Governments own Climate Change Authority 65-75% by 2035 target, recommending additional actions is inadequate.

Commentary: Raising the bar: setting a strong 2035 emissions reduction target

BY ACF, Climate council, WWF, Solutions for Climate Australia


Under the Paris Agreement, signatory governments are required to submit an updated emissions reduction target – or Nationally Determined Contribution (NDC) – every five years. Together with other nations, Australia is dueto submit an updated NDC by 2025. This will address the target amount of emissions reduction to be achieved by2035.

Under the Climate Change Act 2022, the Climate Change Authority has a statutory responsibility to provide the Australian Government with advice on setting NDCs and other key climate policy issues. The Government has formally sought this advice, and the Authority has commenced a process to consult and engage with Australian experts, industry, civil society and the community to inform this. The Authority is expected to provide its advice to Government in mid-2024.

The process for setting NDCs is part of a broader set of commitments to ‘pursue efforts to limit temperature increase to 1.5°C above pre-industrial levels with each party’s NDC reflecting their highest possible ambition and the principle of ‘common but differentiated responsibilities and respective capabilities. This principle recognises that developed countries must take the lead in combating climate change.

Other factors that should influence country NDCs include the accelerating pace of global warming, the enormous costs of inaction, the remaining global emissions budget, and the amount of the remaining budget that can fairly be used by any one developed country – such as Australia.

Climate science must sit at the centre of these considerations. Every fraction of a degree matters when it comes to the dangers of climate change and every country is expected to put forward their highest possible effort when determining their next NDC.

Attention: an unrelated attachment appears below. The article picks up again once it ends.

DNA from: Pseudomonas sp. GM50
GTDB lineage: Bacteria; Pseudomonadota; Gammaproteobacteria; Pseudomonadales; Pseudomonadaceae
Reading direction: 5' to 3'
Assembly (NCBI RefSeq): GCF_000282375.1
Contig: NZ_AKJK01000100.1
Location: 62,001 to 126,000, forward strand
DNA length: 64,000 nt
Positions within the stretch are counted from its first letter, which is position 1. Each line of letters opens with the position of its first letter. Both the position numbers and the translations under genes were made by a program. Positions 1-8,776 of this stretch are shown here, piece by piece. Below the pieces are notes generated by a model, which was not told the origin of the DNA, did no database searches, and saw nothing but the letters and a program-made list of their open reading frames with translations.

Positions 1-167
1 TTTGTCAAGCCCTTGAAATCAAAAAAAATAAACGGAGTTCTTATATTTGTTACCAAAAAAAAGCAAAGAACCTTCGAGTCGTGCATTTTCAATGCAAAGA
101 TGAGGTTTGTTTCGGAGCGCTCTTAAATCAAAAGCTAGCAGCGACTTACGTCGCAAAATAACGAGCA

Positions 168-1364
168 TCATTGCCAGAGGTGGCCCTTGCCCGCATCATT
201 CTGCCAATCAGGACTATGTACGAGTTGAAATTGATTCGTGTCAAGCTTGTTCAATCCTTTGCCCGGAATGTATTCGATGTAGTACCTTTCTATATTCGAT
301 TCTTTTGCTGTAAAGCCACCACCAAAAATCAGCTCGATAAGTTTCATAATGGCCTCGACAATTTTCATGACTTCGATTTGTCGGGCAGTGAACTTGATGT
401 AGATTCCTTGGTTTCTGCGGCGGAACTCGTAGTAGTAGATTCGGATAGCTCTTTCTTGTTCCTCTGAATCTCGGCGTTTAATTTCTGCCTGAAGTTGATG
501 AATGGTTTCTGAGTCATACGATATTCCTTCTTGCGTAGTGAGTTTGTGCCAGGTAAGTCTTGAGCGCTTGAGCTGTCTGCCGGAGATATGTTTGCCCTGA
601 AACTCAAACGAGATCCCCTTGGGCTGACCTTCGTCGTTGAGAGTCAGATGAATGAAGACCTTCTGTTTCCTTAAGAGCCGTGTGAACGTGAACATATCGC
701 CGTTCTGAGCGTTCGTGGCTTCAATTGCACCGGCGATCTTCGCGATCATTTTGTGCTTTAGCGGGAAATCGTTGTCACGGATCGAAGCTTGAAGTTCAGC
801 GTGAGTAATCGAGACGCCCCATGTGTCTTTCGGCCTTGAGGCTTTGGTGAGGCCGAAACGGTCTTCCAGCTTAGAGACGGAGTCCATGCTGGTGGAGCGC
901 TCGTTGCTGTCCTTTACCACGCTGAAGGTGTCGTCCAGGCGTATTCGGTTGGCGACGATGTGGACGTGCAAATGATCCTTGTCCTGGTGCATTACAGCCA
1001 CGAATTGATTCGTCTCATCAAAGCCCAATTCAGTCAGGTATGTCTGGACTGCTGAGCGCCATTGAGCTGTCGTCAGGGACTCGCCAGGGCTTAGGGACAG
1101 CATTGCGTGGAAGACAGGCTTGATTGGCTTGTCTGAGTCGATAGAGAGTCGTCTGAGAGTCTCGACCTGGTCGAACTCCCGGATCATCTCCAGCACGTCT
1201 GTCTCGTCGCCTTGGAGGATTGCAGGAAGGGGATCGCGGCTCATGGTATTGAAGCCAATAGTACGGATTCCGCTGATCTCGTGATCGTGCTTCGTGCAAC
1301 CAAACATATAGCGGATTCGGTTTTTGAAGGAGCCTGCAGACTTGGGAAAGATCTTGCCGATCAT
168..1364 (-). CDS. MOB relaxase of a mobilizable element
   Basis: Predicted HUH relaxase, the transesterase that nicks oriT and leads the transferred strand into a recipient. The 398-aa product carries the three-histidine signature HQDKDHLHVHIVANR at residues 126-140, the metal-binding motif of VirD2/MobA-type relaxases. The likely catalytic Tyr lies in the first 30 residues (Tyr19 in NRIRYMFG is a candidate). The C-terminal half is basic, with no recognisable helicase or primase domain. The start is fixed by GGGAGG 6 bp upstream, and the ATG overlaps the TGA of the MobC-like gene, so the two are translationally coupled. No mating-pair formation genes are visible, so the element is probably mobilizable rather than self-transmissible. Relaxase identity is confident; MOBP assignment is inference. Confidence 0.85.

Where are we now?

Australia’s current targets are to reduce emissions by 43% on 2005 levels by 2030 and achieve net zero emissions by 2050. When announced by the Albanese Government, this was a significant improvement on the previous government’s commitment to reduce our emissions by only 26-28% by 2030. However, neither the 2030 or 2050 targets currently reflect the strong level of effort the science says is needed now to avoid runaway climate change.

Australia is amongst the countries most impacted by climate change. The costs and risks of insufficient action now will include impacts to our health and wellbeing; our precious natural environment including critical ecosystems, biodiversity and natural icons such as the Great Barrier Reef; and our future economy.

We are also well-positioned to take stronger action and benefit from the world’s transition to a zero emissions economy through our enormous renewable energy resources, critical minerals, green manufacturing opportunities and skilled workforce.

With heat and weather extremes pointing to a very dangerous future if we do not turbo charge action, and untapped opportunities available to Australia, it’s time for the Australian Government to do what’s necessary to secure a safer and more prosperous future. That means setting a strong 2035 target that is aligned with holding global warming as close as possible to 1.5°C.

What the climate science says

The scientific evidence for human-induced climate change is clear and unequivocal. Human activity – primarily the use of fossil fuels like coal, oil and gas – is heating our oceans, land and atmosphere. It is already causing extreme weather events, bushfire, drought, and floods and these hazards will escalate in the years ahead if we don’t act now.

The World Meteorological Organization has warned that the next five years will likely be the hottest on record.